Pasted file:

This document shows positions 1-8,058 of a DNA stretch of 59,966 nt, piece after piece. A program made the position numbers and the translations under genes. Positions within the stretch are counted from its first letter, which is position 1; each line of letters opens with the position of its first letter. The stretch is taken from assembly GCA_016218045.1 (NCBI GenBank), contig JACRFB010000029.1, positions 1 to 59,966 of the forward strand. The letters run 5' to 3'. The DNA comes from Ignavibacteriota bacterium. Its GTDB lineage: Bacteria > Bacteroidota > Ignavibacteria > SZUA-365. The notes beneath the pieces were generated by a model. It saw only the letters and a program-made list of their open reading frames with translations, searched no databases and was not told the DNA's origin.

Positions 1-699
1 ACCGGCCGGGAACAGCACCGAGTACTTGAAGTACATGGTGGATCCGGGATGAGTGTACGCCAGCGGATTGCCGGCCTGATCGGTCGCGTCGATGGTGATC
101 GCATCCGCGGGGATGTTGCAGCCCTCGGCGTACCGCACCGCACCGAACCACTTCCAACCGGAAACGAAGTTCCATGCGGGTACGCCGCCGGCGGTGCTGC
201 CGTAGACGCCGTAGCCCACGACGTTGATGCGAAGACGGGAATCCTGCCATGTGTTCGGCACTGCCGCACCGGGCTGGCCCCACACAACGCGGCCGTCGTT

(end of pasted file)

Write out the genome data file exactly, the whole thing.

This document shows positions 1-8,058 of a DNA stretch of 59,966 nt, piece after piece. A program made the position numbers and the translations under genes. Positions within the stretch are counted from its first letter, which is position 1; each line of letters opens with the position of its first letter. The stretch is taken from assembly GCA_016218045.1 (NCBI GenBank), contig JACRFB010000029.1, positions 1 to 59,966 of the forward strand. The letters run 5' to 3'. The DNA comes from Ignavibacteriota bacterium. Its GTDB lineage: Bacteria > Bacteroidota > Ignavibacteria > SZUA-365. The notes beneath the pieces were generated by a model. It saw only the letters and a program-made list of their open reading frames with translations, searched no databases and was not told the DNA's origin.

Positions 1-699
1 ACCGGCCGGGAACAGCACCGAGTACTTGAAGTACATGGTGGATCCGGGATGAGTGTACGCCAGCGGATTGCCGGCCTGATCGGTCGCGTCGATGGTGATC
101 GCATCCGCGGGGATGTTGCAGCCCTCGGCGTACCGCACCGCACCGAACCACTTCCAACCGGAAACGAAGTTCCATGCGGGTACGCCGCCGGCGGTGCTGC
201 CGTAGACGCCGTAGCCCACGACGTTGATGCGAAGACGGGAATCCTGCCATGTGTTCGGCACTGCCGCACCGGGCTGGCCCCACACAACGCGGCCGTCGTT